No, that’s probably not why Eric Cantor lost, and no, that’s not what we should conclude from his loss.
To all of you who were lurking in the twitterverse last night, I apologize if I seemed to take a bit too much pleasure in pushing back on the instant analysis issued by everyone from Chuck Todd to Chuck Wagon. But let me ask you: since no name-brand pundit that I know of saw Cantor’s loss coming (on this point, see Jaime Fuller’s wonderful “Holy Crap” summary!), why should you believe them when they then try to explain what it means? The answer? In the absence of actual data regarding who voted (more on that in a moment), you probably shouldn’t. Of course, that’s not going to stop pundits from trying to glean the national implications of Cantor’s loss.
So, at the risk of piling on, let me explain in a bit more detail why you should view most of the Cantor post-mortems with a great deal of skepticism. Let me begin by addressing some of the more popular but empirically vacuous bits of punditry.
1. Cantor’s loss means immigration reform is dead.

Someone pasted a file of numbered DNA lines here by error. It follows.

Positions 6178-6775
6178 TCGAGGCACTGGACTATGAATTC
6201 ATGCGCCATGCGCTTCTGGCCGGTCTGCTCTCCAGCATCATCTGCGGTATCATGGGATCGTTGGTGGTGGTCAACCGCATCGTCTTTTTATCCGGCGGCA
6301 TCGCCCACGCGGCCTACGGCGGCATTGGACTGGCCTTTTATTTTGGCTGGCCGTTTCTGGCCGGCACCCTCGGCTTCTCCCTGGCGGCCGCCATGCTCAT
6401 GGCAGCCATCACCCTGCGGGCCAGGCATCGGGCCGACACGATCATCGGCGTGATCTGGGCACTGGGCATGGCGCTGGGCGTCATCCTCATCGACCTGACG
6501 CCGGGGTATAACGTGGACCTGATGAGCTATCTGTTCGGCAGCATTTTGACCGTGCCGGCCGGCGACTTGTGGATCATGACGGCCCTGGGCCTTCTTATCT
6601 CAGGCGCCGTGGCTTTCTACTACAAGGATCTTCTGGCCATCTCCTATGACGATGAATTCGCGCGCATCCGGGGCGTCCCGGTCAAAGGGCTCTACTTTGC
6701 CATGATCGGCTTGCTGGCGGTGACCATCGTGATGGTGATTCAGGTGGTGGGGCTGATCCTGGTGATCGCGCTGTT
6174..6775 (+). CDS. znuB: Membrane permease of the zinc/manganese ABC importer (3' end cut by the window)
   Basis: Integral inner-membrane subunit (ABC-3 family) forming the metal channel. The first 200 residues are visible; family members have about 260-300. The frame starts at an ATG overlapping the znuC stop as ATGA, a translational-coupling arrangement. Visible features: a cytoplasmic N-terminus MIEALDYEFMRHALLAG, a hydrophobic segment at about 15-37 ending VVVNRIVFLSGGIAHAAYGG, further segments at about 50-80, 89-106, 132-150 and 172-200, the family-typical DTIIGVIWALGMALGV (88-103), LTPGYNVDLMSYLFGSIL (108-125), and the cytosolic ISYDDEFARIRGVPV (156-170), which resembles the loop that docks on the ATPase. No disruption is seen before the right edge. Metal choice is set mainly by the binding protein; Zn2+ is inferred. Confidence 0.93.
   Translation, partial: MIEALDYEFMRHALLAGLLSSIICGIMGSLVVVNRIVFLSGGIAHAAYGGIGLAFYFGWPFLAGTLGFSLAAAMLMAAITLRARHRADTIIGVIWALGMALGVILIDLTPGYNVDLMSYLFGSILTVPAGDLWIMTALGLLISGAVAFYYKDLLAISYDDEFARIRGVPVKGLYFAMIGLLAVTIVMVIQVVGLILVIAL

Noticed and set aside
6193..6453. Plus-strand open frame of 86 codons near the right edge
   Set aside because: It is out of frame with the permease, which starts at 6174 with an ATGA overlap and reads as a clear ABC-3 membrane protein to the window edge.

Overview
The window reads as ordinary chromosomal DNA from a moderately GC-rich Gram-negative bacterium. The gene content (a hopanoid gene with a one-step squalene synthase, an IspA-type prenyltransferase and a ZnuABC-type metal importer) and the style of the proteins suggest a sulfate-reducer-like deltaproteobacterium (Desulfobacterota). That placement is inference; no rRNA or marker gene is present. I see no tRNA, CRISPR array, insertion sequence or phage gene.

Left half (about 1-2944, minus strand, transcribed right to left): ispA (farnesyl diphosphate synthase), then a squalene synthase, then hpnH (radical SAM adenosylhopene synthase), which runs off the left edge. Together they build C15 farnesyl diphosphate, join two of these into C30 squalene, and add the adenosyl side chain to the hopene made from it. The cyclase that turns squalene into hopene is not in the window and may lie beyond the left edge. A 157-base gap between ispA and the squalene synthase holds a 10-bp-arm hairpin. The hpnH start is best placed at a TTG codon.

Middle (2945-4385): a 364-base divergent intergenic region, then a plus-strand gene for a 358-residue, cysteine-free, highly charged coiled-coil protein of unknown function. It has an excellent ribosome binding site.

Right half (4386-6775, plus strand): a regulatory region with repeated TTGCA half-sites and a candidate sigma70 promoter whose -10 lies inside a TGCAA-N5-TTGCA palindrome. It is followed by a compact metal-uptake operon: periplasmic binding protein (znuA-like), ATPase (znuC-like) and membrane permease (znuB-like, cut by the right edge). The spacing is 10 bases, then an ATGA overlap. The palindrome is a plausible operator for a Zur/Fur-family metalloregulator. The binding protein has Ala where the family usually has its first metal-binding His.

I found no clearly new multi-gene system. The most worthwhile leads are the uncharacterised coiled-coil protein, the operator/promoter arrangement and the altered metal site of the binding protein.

This was the initial reaction from pundits like Todd, and it is being repeated today by the Washington Post’s Chris Cilliza and others. The logic seems to be that since Cantor expressed a willingness to discuss amnesty for the children of illegal immigrants as part of an overall immigration package – a position his opponent David Brat attacked – then Cantor’s loss shows that immigration reform is a non-starter. There’s a couple of problems with this interpretation. First, it presumes that immigration reform wasn’t already dead, or at least on life support, even with Cantor in the House. Second, it’s not clear how much opposition to immigration reform in Cantor’s district had to do with Cantor’s loss. In fact, a Public Policy poll indicates that 72% of those surveyed in Cantor’s district strongly or somewhat support the elements of a bipartisan immigration reform bill. That support includes 70% of Republicans who responded to the survey, and 73% of independents.
2. Cantor’s loss is good news for Hillary Clinton/bad news for Marco Rubio/Jeb Bush/fill in the name of moderate Republican presidential candidate.